Frank Lloyd’s blog

Art, architecture and the people that I know.

Posts Tagged ‘Tea Ceremony

Iga and Shigaraki

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FSU012_A copyPart two of Frank’s International House of Ceramics, opening January 5th, will feature the work of Sugimoto Sadamitsu. Regarded in Japan as the greatest living master of the Iga and Shigaraki styles, he has received numerous honors in his home country. The gallery hosted the first comprehensive exhibition in the United States of Sugimoto-sensei’s works in February, 2012.

Sugimoto-sensei’s Tea Ceremony vessels were highlighted in a 1989 exhibition FSU007_A copy2commemorating the 400th anniversary of legendary tea master Sen no Rikyu’s passing. His work was then selected for use in the movie Rikyu, about the life of the revered tea master. This honor is significant; it was through the teachings of Sen no Rikyu that the Tea Ceremony came to be a highly studied aesthetic ritual and a way of life. Over four centuries old, the Japanese Tea Ceremony is at the basis of traditional Japanese culture, and epitomizes its highest cultural values.

FSU011_A copyBoth the Shigaraki and Iga traditions are contingent on long firings at extremely high temperatures. Because no glazes are applied to the pieces, the surface variations are the result of wood ash settling on the ceramics in the hot kiln. The Shigaraki works we are presenting are characterized by their ashy surfaces, while the works in the Iga tradition feature glassy green drips – a hallmark of their outstanding quality. Both styles have a rugged presence, and the finished works illustrate the unpredictable nature of their processes.

Written by Frank Lloyd

December 15, 2012 at 1:31 am

The Tea Ceremony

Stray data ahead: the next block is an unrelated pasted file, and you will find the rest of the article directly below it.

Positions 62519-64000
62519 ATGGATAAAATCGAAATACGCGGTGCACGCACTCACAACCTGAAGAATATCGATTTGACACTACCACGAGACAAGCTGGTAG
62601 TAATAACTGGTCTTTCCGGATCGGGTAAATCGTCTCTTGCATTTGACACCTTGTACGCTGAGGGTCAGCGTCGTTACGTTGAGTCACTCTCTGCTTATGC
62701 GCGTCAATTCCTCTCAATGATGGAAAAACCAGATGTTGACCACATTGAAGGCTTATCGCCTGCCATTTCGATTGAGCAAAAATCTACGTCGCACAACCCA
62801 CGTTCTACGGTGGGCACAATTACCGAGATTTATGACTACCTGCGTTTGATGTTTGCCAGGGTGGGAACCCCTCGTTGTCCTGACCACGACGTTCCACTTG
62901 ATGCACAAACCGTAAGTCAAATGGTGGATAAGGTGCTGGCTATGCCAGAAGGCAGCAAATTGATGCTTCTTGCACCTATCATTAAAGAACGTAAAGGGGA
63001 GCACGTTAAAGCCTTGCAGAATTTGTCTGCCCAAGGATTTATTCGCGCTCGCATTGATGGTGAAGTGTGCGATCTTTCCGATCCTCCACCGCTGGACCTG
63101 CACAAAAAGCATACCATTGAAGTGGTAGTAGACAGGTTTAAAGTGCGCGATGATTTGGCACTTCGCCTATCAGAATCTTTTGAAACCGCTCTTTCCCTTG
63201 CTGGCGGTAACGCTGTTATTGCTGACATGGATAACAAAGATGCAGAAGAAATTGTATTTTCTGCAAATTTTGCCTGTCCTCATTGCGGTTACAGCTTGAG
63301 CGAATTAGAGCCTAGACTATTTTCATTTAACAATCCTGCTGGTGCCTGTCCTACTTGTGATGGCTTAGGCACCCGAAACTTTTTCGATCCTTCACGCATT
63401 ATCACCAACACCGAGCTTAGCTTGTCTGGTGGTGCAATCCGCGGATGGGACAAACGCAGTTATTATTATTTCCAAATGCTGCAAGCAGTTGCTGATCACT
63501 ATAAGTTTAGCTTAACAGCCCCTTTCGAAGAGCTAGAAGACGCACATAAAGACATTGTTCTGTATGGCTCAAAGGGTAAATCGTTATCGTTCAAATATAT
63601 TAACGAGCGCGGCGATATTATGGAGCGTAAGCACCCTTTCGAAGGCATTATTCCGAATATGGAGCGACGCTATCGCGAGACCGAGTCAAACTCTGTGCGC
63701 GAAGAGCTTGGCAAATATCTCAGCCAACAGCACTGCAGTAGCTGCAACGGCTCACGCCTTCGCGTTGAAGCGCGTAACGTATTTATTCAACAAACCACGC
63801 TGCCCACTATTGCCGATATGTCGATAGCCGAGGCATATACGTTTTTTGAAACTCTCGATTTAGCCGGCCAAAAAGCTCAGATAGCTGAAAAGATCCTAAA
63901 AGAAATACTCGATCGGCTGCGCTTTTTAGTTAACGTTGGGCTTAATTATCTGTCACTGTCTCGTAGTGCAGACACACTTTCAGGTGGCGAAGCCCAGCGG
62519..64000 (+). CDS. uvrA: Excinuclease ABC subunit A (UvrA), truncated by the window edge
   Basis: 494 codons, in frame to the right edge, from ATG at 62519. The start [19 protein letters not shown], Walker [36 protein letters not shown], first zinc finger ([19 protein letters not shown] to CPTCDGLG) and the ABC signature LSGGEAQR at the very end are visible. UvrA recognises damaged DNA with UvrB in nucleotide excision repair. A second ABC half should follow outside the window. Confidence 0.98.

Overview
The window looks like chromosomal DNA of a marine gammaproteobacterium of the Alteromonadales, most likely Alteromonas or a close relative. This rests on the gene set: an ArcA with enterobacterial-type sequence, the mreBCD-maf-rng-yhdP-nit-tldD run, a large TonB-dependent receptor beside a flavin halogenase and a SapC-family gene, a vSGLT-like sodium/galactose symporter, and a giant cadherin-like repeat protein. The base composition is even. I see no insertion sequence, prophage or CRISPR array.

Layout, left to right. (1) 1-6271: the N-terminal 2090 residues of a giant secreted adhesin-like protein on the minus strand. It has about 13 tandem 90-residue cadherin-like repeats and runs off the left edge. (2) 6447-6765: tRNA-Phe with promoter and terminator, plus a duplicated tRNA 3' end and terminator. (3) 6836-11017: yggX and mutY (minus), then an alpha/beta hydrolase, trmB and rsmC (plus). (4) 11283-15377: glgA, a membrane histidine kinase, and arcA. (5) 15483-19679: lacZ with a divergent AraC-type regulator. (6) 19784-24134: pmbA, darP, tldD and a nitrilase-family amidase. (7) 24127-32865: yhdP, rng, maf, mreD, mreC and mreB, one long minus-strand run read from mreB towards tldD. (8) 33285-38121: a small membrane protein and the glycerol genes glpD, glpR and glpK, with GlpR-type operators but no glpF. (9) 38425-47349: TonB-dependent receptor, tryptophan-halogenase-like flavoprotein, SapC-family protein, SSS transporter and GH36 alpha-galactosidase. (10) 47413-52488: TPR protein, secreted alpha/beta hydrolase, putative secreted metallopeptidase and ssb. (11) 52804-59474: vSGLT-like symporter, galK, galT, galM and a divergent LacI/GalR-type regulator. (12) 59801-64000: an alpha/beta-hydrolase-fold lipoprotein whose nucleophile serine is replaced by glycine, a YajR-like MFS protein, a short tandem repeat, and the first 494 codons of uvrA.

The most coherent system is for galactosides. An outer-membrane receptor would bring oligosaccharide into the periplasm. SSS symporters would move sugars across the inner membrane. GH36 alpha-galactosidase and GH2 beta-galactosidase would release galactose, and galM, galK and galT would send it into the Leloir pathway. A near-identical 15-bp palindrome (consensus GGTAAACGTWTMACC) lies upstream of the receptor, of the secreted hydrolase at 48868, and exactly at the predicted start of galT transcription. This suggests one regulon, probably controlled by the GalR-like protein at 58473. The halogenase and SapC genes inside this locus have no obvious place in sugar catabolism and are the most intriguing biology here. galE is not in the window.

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Malibu might seem like a strange place for a traditional Japanese tea ceremony.  But last Sunday, Goro Suzuki and I hosted almost 60 guests for green tea overlooking the blue Pacific—about five miles north of the famed California beach town.  With an idyllic setting on a grassy knoll, and the help of a true Tea Master, we offered a way to experience a true Japanese aesthetic ritual. It was an amazing day, and I learned a lot.

The idea for the special event came from the artist, Suzuki, and he made sure that all details were taken care of properly.  Tea Master Souyu and her six assistants were all flown to Los Angeles from Japan.  All of the ceramic wares used in the ceremony, from the cold water jar (mizusashi) to the tea bowls (chawan), were made by Suzuki.  All of the utensils, such as the bamboo whisk (chasen) and the tea scoops (chashaku) were selected by the Tea Master, and brought directly from Japan.  Even a special wood ash, (used to form a spot for the charcoal in the brazier), was selected and imported by Tea Master Souyu.

In the days before the ceremony, we witnessed some of the preparations, as the special platform was set up and the objects arranged at the gallery. Of course, if our tea had been served in a traditional Japanese tea house, we wouldn’t have seen the many behind-the-scenes tasks. But it was amazing to watch the time and care that went into preparation. Every small detail was educational for me, since I am a beginner.

Sunday arrived with perfect weather. The day was clear, warm and slightly breezy.  On top of the Malibu knoll, surrounded by the coastal mountains, we basked in the open light of Southern California. Before the ceremony began, Suzuki painted two folding fans with Kanji characters, and placed the fans in front of platforms, facing the guests. The Tea Master and her six assistants silently performed their tasks. Washing and wiping the bowl and the whisk, they carefully unfolded and folded the linen cloths (chakin). Each guest was invited to be seated, and to take some of the sweets from the serving dishes. The thick, strong green tea was served in an extraordinary array of traditional and non-traditional bowls. Every guest was served by the assistants dressed in kimonos—with a very courteous bow.

Our day was completed with a special bento box lunch prepared by Chef Hiro Nishimura. Guests gathered around tables on the south lawn, overlooking the coastline.

Written by Frank Lloyd

September 16, 2010 at 6:05 pm